About to get married to the love of your life whilst making plans for how assets and finances should be split upon divorce isn’t always appealing.  However, for some it is important to think about these things and come to a decision early on with your spouse to be, in the event of possible relationship breakdown.  Normally, one party will wish to protect assets that have been acquired prior to the marriage, outlining in an agreement that they should not become the subject of matrimonial property in the event of divorce. ‘Pre-nuptial’ (or ‘pre-marital’ as they are sometimes referred to) agreements have not traditionally been enforced in the courts of England and Wales.  It is the case still, that although these agreements are binging, they do not oust the jurisdiction of the court and so a court may chose not to take account of what is provided for in the agreement.  The court can use its discretion as it sees fit to make financial orders under the Matrimonial Causes Act 1973. In recent years however, the court has begun to attach an ever increasing amount of weight on pre-nuptial agreements, providing that certain safeguards are met in full.  Both parties need to enter into the agreement of their own free will and without having been pressured into it by anyone.   They must also be fully aware of the implications of the agreement and must have been given all of the information available that relates to the terms of the agreement.  Both parties must intend for the agreement to be binding, and therefore cover all financial matters should their marriage come to an end.   A pre-nuptial agreement is a legal contract and so must also comply with contract law provisions.  There must be an offer, acceptance of that offer and an intention to form a legal relationship.  There must also be certainty and consideration.  For the pre-nuptial agreement to be effective, it must be made by deed and therefore be classed as a valid contract.  The document must contain a statement of truth signed by both parties, confirming that they understand the content of the agreement and it is important that the agreement is not made within 28 days of the wedding or civil partnership ceremony.  Both parties should have received all information crucial to making the decisions in the agreement and finally, they must each have sought legal advice at the time that the agreement was formed. Therefore, a pre-nuptial agreement show the parties intention to enter into a binging contract regarding their finances.  They are not necessarily binding, but may carry significant weight depending on the case itself and the courts approach. You may think that the formation of a pre-nuptual agreement is pretty straightforward.  It isn’t!  All provisions must be taken into account and dealt with properly, and for that reason we would not advise you to draft such document yourself.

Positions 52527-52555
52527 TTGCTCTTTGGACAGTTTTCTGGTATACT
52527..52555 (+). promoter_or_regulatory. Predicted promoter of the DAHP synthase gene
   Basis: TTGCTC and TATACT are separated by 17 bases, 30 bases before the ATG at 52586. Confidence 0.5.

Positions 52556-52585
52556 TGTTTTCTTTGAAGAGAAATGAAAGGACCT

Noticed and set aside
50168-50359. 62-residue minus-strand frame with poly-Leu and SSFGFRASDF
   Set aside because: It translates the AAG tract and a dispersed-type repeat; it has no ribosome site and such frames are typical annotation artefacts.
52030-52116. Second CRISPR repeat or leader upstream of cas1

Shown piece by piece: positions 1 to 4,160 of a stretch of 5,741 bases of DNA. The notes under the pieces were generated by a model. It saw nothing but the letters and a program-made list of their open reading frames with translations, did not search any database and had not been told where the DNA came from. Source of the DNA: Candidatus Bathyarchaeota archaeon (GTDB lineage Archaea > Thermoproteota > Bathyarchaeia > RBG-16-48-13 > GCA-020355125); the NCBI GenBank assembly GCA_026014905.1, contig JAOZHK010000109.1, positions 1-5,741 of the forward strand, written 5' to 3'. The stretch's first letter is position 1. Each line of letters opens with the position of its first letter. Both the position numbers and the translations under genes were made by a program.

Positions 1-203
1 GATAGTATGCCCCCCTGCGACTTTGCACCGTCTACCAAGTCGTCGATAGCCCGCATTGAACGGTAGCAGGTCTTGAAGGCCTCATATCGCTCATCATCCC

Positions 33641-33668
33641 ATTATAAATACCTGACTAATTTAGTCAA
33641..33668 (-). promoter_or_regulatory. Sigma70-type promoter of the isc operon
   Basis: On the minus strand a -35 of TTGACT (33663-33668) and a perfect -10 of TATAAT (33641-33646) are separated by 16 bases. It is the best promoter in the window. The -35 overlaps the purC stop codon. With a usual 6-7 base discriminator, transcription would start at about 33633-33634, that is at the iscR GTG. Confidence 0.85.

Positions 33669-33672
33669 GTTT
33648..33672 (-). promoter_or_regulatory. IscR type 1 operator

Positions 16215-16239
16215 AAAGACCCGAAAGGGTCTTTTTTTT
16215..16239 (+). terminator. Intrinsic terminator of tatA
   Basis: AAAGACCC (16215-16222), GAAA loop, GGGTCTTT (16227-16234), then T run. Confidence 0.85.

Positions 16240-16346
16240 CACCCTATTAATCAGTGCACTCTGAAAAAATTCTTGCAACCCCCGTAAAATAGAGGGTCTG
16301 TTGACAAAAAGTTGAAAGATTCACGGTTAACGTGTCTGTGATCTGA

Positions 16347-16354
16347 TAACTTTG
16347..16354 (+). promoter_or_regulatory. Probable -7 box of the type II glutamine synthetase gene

If you require any legal advice in relation to the formation of a pre-nuptial agreement, contact us on 01244 893133 and make an appointment to speak with one of our lawyers.  We offer all clients an initial 30 minute FREE consultation.

 

Hayley McConville